Plans are afoot to move the remains of General František Moravec from the US to his hometown of Čáslav in central Bohemia. If the funding can be raised, the local authorities are offering a new site for the ashes of the man who headed Czechoslovak military intelligence before and during WWII and is said to have ordered Operation Anthropoid.
The Czech Radio archives include many recordings from the time of World War II. They come from both sides: propaganda from within occupied Bohemia and Moravia aimed at intimidating the population and bullying them into supporting the Reich, but also recordings from abroad. Both the BBC and the government in exile in London were broadcasting to occupied Europe in Czech, at the same time informing the wider world about the fate of Czechoslovakia in English. Some of the extracts we’ll be hearing have become well known, but our archives also hold many
Today it is exactly 77 years since units of the German Security Police liquidated the Central Bohemian village of Lidice in retaliation for the assassination of Reinhard Heydrich. While far from the only example of such cruelty during the war, Lidice became famous around the world. In part due to its symbolic value as a place of tragedy, but also hope.
The mansion where Nazi governor of Bohemia and Moravia Reinhard Heydrich
lived on the outskirts of Prague has been sold at auction for nearly CZK 39
million. The auction was anonymous. The building in Panenské Břežany in
Prague East had fallen into a state of disrepair when the previous owner, a
research institute, went bankrupt.
The Nazi’s first “protector” of the Czech lands, Konstantin von Neurath, moved into the property. When he was replaced by Heydrich the latter and his family took it over. The “Butcher of Prague” was living there when he was assassinated in 1942 by Czechoslovak paratroopers sent from the UK.
Hundreds of people including several senior Czech politicians attended a
ceremony at the Church of Saints Cyril and Methodius in central Prague on
Monday commemorating the heroes of Operation Anthropoid.
New plaques were unveiled in the pavement by the church honouring Jozef Gabčík and Jan Kubiš, who assassinated Nazi governor Reinhard Heydrich, and other resistance men who met their deaths there 76 years ago this year.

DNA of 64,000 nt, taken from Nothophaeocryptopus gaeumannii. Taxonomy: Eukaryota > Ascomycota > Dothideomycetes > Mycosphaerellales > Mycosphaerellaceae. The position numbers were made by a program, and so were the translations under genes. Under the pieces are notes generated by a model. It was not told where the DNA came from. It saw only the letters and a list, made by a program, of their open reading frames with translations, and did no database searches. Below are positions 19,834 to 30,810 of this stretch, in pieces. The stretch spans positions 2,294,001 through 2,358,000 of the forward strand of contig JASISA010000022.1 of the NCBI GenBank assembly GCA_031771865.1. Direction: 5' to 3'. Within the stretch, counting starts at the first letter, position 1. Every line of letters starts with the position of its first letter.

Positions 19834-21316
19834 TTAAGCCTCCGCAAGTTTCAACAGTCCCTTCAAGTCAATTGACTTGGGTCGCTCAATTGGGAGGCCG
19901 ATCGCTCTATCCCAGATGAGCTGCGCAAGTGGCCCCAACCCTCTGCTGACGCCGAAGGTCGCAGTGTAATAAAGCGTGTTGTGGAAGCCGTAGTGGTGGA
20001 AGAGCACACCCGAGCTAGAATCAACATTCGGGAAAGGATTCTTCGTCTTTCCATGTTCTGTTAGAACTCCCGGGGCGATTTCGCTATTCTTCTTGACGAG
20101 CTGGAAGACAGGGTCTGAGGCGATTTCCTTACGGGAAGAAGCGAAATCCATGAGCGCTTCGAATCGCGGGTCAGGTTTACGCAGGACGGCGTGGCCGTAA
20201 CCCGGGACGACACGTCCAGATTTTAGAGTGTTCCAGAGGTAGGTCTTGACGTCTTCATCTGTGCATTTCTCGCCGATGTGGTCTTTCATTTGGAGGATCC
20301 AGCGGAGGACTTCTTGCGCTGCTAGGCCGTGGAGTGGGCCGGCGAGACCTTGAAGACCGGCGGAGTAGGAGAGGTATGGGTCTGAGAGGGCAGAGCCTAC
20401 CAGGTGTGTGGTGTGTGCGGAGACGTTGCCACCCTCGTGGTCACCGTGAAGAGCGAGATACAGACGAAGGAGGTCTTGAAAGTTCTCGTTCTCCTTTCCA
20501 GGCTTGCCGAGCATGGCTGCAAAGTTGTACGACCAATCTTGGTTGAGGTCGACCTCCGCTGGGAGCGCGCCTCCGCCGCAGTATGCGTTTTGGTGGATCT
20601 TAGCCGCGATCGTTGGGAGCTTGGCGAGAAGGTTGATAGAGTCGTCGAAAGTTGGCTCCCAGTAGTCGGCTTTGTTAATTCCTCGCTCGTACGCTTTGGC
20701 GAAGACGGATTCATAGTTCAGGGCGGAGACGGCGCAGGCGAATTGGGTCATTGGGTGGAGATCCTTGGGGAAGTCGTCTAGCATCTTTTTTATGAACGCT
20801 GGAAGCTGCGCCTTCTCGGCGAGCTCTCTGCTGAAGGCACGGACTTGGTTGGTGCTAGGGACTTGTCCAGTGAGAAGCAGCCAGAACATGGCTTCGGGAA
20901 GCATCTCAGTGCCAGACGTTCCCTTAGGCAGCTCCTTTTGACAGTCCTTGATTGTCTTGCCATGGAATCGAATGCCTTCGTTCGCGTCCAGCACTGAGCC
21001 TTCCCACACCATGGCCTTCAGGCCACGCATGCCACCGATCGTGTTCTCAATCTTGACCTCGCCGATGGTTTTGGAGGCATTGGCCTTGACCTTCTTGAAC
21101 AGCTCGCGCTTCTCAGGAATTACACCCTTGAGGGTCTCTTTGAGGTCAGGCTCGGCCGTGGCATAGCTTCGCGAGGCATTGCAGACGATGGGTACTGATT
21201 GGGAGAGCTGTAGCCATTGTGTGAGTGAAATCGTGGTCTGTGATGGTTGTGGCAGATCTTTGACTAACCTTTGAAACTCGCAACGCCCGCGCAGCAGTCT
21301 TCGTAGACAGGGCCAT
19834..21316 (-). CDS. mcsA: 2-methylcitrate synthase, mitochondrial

Social Democrats leader Jan Hamáček said the killing of Heydrich had been one of the most important acts of resistance in Europe and was certainly the most important on Czech territory. He said the men had laid down their lives for their nation’s freedom and deserved to be respected and remembered.
On Sunday Czechs marked the 76th anniversary of Operation Anthropoid, a
daring mission in which Czechoslovak parachutists were dropped into
occupied Bohemia to assassinate Nazi governor Reinhard Heydrich.He
succumbed to his injuries on June 4 and the Nazis unleashed a massive
The parachutists involved in the operation died in a siege of the Church of Ss. Cyril and Methodius where they had found sanctuary. The Nazis then hunted down and killed all those connected with them and those suspected of having helped them.
That same month they razed to the ground the villages of Lidice and Ležáky, killing the male inhabitants and sending women and children to concentration camps as exemplary punishment for the assassination. The brave act of resistance significantly boosted the morale of the occupied nation.
Ahead of the anniversary, two streets in Prague’s Výšočany district were renamed Moravcová and Strnadová in honour of the families that helped the parachutists and paid for it with their lives.
The Czech educational game ‘Attentat 1942’ about the Nazi occupation of Bohemia and Moravia will be competing at the prestigious world Independent Games Festival. The project, developed by Charles University and the Czech Academy of Sciences, tells a story of the occupation through the eyes of survivors.
Top political and military representatives including Prime Minister Bohuslav Sobotka, Culture Minister Daniel Herman, General Josef Bečvář - the chief of the General Staff of the Czech Armed Forces, Prague Mayor Adriana Krnáčová and others paid homage on Sunday to Czechoslovak paratroopers who assassinated acting Reichsprotektor Reinhard Heydrich in 1942. A commemorative ceremony took place at the Church of Cyril and Methodius in Prague where the parachutists died 75 years ago. Jozef Gabčík and Jan Kubiš, together with five others who were part of Operation Anthropoid, were tracked to the church by the SS, leading to a final, desperate gun battle. Heydrich’s assassination became a symbol of Czech independence and was later hailed as an important moment in the resistance movement. His killing led to a wave of revenge acts, including the Lidice and Ležáky massacres.
Hundreds of people attended events in Lidice on Saturday marking the 75th anniversary of the village’s destruction and the 70th anniversary of its rebuilding. The Nazis razed the small Central Bohemian village to the ground and killed over 300 of its inhabitants on June 10, 1942 in one of the worst atrocities in the country’s modern history. Among those who took part in a commemoration ceremony in Lidice on Saturday morning were the bishop of Plzeň, Tomáš Holub, the minister of culture, Daniel Herman, the chairman of the Union of Freedom Fighters, Jaroslav Vodička, and the deputy speaker of the Senate, Miluše Horská. The traditional Light for Lidice gathering of children’s choirs took place in the afternoon.